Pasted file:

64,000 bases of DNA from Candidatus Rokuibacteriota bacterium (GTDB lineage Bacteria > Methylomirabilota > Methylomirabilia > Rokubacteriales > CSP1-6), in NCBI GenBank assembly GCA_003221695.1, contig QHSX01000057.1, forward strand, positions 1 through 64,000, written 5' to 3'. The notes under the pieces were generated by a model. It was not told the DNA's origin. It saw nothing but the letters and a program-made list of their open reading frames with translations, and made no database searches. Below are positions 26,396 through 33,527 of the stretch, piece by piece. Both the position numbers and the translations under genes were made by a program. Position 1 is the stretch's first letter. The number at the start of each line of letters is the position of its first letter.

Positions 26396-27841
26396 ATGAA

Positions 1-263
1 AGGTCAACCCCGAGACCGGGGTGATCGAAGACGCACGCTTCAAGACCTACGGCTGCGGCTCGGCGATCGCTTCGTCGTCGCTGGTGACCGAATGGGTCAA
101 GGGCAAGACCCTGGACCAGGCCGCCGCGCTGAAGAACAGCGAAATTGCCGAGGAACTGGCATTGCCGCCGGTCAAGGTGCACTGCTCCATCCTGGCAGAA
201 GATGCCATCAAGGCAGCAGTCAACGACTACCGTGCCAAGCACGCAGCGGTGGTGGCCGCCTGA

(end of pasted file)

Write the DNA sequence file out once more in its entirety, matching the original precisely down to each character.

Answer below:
64,000 bases of DNA from Candidatus Rokuibacteriota bacterium (GTDB lineage Bacteria > Methylomirabilota > Methylomirabilia > Rokubacteriales > CSP1-6), in NCBI GenBank assembly GCA_003221695.1, contig QHSX01000057.1, forward strand, positions 1 through 64,000, written 5' to 3'. The notes under the pieces were generated by a model. It was not told the DNA's origin. It saw nothing but the letters and a program-made list of their open reading frames with translations, and made no database searches. Below are positions 26,396 through 33,527 of the stretch, piece by piece. Both the position numbers and the translations under genes were made by a program. Position 1 is the stretch's first letter. The number at the start of each line of letters is the position of its first letter.

Positions 26396-27841
26396 ATGAA

Positions 1-263
1 AGGTCAACCCCGAGACCGGGGTGATCGAAGACGCACGCTTCAAGACCTACGGCTGCGGCTCGGCGATCGCTTCGTCGTCGCTGGTGACCGAATGGGTCAA
101 GGGCAAGACCCTGGACCAGGCCGCCGCGCTGAAGAACAGCGAAATTGCCGAGGAACTGGCATTGCCGCCGGTCAAGGTGCACTGCTCCATCCTGGCAGAA
201 GATGCCATCAAGGCAGCAGTCAACGACTACCGTGCCAAGCACGCAGCGGTGGTGGCCGCCTGA